Mark Sampson is facing renewed pressure as England manager, after international Eni Aluko yesterday claimed the 34-year-old had told her to make sure her Nigerian family “don’t bring Ebola with them” to a game, reports independent.co.uk.
Aluko, who has 102 caps for England and 33 goals, also spoke about the “bullying and discrimination” she alleges she was subjected to by Sampson, in interviews to the Guardian and BBC.
Sampson and figures within the Football Association are understood to reject the claims, but the situation is charged by further comments by Aluko that an international investigation that cleared the head coach of wrongdoing in previous allegations of racial remarks was “flawed” and a “farce” due to the fact key witnesses were not interviewed.
A subsequent independent enquiry commissioned by the FA and overseen by Barrister Katharine Newton subsequently cleared Sampson, too. In that case, Sampson was alleged to have asked a mixed-race player “Haven’t you been arrested before? Four times isn’t it?” but the player was not then interviewed for either investigation.
A video of the meeting – recorded by FATV – did not show Sampson making the remark, and was used as evidence in the independent review.
Aluko, a lawyer, had in 2016 been asked to participate in a confidential cultural review of all England teams by the FA’s technical director, Dan Ashworth and then first made complaints about “bullying, harassment and discrimination” and that Sampson allegedly made a “highly inappropriate remark” with “derogatory, racial and prejudicial connotations” to another player.
Aluko has not played for England since making the complaint, and subsequently reached a settlement of around £80,000 with the FA. The governing body say this was to avoid the possibility of a tribunal just as Sampson’s team were preparing for Euro 2017, where they reached the semi-finals.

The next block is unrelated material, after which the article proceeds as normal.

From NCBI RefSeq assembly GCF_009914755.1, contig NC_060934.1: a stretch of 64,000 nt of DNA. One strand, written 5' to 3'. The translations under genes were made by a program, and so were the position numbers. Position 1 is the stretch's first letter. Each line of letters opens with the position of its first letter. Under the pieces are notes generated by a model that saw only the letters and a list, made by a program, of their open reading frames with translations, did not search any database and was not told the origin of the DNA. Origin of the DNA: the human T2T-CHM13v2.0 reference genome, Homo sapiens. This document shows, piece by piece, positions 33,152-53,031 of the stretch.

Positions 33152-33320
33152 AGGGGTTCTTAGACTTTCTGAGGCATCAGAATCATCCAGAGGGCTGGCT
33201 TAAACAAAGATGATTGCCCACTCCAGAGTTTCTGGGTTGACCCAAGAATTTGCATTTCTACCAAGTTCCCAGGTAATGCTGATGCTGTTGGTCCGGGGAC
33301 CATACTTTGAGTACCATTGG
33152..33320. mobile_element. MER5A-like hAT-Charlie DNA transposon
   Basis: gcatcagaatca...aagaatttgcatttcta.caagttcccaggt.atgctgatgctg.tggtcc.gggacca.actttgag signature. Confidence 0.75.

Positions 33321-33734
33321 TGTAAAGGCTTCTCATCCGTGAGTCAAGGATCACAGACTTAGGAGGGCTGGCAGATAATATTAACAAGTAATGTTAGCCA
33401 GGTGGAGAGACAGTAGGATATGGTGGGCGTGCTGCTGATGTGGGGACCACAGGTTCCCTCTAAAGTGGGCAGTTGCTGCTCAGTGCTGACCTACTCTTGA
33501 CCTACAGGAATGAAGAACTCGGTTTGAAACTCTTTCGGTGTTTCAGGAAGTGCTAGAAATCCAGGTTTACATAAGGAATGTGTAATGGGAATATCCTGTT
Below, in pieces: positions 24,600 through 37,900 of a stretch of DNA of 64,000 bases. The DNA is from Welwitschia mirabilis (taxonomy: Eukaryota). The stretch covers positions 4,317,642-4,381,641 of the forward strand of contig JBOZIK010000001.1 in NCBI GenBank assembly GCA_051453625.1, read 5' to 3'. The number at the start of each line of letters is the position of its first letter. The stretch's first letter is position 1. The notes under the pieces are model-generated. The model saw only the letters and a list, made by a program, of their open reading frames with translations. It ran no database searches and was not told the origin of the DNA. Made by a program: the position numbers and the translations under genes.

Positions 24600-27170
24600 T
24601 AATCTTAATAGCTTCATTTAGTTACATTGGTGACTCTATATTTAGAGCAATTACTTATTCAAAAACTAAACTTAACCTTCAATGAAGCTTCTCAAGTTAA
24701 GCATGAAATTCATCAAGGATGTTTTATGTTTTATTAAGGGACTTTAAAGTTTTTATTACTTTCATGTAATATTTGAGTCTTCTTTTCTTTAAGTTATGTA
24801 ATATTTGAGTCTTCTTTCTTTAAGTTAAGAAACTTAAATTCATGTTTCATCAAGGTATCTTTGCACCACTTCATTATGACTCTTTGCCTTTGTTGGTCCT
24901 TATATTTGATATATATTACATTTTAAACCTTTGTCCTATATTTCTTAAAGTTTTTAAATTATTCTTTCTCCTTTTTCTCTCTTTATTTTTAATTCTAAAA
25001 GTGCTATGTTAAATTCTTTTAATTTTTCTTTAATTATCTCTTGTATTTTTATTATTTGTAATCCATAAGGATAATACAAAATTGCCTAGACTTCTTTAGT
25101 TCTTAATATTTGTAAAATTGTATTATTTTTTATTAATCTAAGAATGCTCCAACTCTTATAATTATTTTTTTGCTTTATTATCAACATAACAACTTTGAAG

Regarding the most recent allegation, of the comment Aluko claims Sampson made before a match against Germany in November 2014, she told the Guardian: “We were in the hotel. Everybody was excited. It was a big game.
“On the wall, there was a list of the family and friends who were coming to watch us and I just happened to be next to Mark. He asked me if I had anyone who would be there and I said I had family coming over from Nigeria. ‘Oh,’ he said. ‘Nigeria? Make sure they don’t bring Ebola with them.’
“I remember laughing but in a very nervous way. I went back to my room and I was really upset. It might have been easier to take if it was about me alone. Lots of things had been said about me over those two years but this was about my family. I called my mum and she was absolutely disgusted.”
Aluko also told the BBC that she was primarily speaking out because of the danger that players don’t raise concerns in future.
“If anybody, God forbid, was going through something difficult in the team right now, would they speak out? Judging on what’s happened to me over the past few weeks, I don’t think they would,” she said.